Cars: You've probably heard this before: Cars depreciate the second you drive them off of the dealership's lot. In buying a used car, you save money on both the initial cost and the insurance. It also helps to know a trusty mechanic who can check it over first. This way, you'll be aware of any potential problems before you make the purchase.

Hand Tools: Simple tools with few moving parts, like hammers, hoes and wrenches, will keep for decades so long as they are well-made to begin with and are well-maintained. These are fairly easy to find at neighborhood yard or garage sales. If you don't need to use hand tools very often, an even better deal is to rent a set of tools or borrow them from a friend.

Sports Equipment: Most people buy sports equipment planning to use it until it drops, but this rarely happens. So when sports equipment ends up on the resale market, they tend to still be in excellent condition. Look into buying used sporting gear through Craigslist and at yard sales or sports equipment stores.

Consumer Electronics: I know most folks like shiny new toys, but refurbished electronic goods are a much sweeter deal. Consumer electronics are returned to the manufacturer for different reasons, but generally, they'll be inspected for damaged parts, fixed, tested, then resold at a lower price. Just make sure you get a good warranty along with your purchase.

Gardening Supplies: This is an easy way for you to save money, and all you need to do is be observant. Take a look outdoors and you'll likely find such gardening supplies as mulch, wood, and even stones for free or vastly reduced prices. Used garden equipment and tools are also common goods at yard sales.

Timeshares: Buying timeshares isn't for everyone, but if you decide that it suits your lifestyle, purchasing the property as a resale would be a better deal than buying it brand new: on average, you'll save 67 percent on the price for a comparable new timeshare. If you're new to timeshare ownership, give it a test run first by renting short term.

Recreational Items: It's fairly easy to find high ticket recreational items like campers, boats, and jet skis being resold. Oftentimes, they're barely used at all. As long as they're in safe, working condition, they'll make for a better value when purchased used than new.

Things You Should Never Buy Used

Every computer savvy person now a days looks to Craigslist and Ebay to score great deals, but many second-hand purchases are actually terrible purchases. Stay clear of these used items that will end up costing you money, or even endanger your health.

Cribs and children’s furniture: If there’s any chance that you’ll put your children at risk by buying used, just buy new. Used children’s furniture, especially cribs, can be a safety hazard because you can’t be certain of a potential recall or if the crib was installed correctly.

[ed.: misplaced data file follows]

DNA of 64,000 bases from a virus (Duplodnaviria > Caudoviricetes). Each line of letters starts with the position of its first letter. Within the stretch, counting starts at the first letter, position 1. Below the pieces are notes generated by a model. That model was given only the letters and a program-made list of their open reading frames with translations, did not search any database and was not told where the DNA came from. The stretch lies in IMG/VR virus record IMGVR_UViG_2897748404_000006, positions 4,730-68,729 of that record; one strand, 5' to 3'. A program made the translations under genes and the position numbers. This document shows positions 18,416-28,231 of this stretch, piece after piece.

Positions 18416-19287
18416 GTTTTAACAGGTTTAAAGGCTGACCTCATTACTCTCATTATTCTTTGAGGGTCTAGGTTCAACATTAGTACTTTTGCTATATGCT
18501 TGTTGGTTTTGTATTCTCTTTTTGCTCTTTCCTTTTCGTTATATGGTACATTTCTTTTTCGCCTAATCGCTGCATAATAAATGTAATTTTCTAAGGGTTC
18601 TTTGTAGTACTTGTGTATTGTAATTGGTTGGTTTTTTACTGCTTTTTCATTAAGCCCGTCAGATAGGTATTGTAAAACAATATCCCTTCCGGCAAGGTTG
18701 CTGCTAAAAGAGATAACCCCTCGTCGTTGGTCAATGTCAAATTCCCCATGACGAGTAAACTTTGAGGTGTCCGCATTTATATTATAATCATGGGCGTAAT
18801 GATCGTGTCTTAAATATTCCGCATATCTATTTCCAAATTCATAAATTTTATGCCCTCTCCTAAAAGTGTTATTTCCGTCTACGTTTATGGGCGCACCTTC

Car seats: Even if a used car seat looks OK, damaged car seats aren’t uncommon. Considering that safety technology improves every year -- and the fact that car seats can go for as little as $50 -- buying new is usually the better option.

Bicycle helmets: Usually, a crash would only crush the foam inside the helmet casing, so the damage to the helmet may not be visible. However, since helmets are meant to protect against one accident only, buying new would be a safer bet.

Tires: Sometimes it’s hard to tell if used tires were once part of a totaled wreck. If they have been in an accident, they’re bound to be unstable and unreliable. Putting your safety at risk for the sake of saving a few bucks just doesn’t add up.

Laptops: Because of their portability, laptops are prone to all sorts of abuse and problems. When you buy a used laptop, unless it’s refurbished, you have no idea what it’s been through or when important parts will die on you. You also don’t get the warranties and tech support that come with buying new.

Software: Most software comes with a serial number that you register with the company when you activate the software on your computer. If the serial number on your use software has already been registered, you can’t use it again.

Plasma and HDTVs: The cost for fixing or replacing the parts on plasma or HDTVs is high. Sometimes, it costs as much as buying a new TV. Considering the repair costs, you’d want to get an extended warranty, but that isn’t an option if you buy your TV used.

DVD players: While it’s smart to buy used DVDs, this doesn’t apply to DVD players. DVD players have lasers that will eventually wear out. The cost to repair or replace may cost more than the player is worth.

Digital and video cameras: Like laptops, used digital and video cameras are likely to have been dropped and banged around. It may not be obvious, but once the damage kicks in, it’ll be expensive to repair. If you know what to look for in a digital camera, you can get a great new camera without breaking the bank.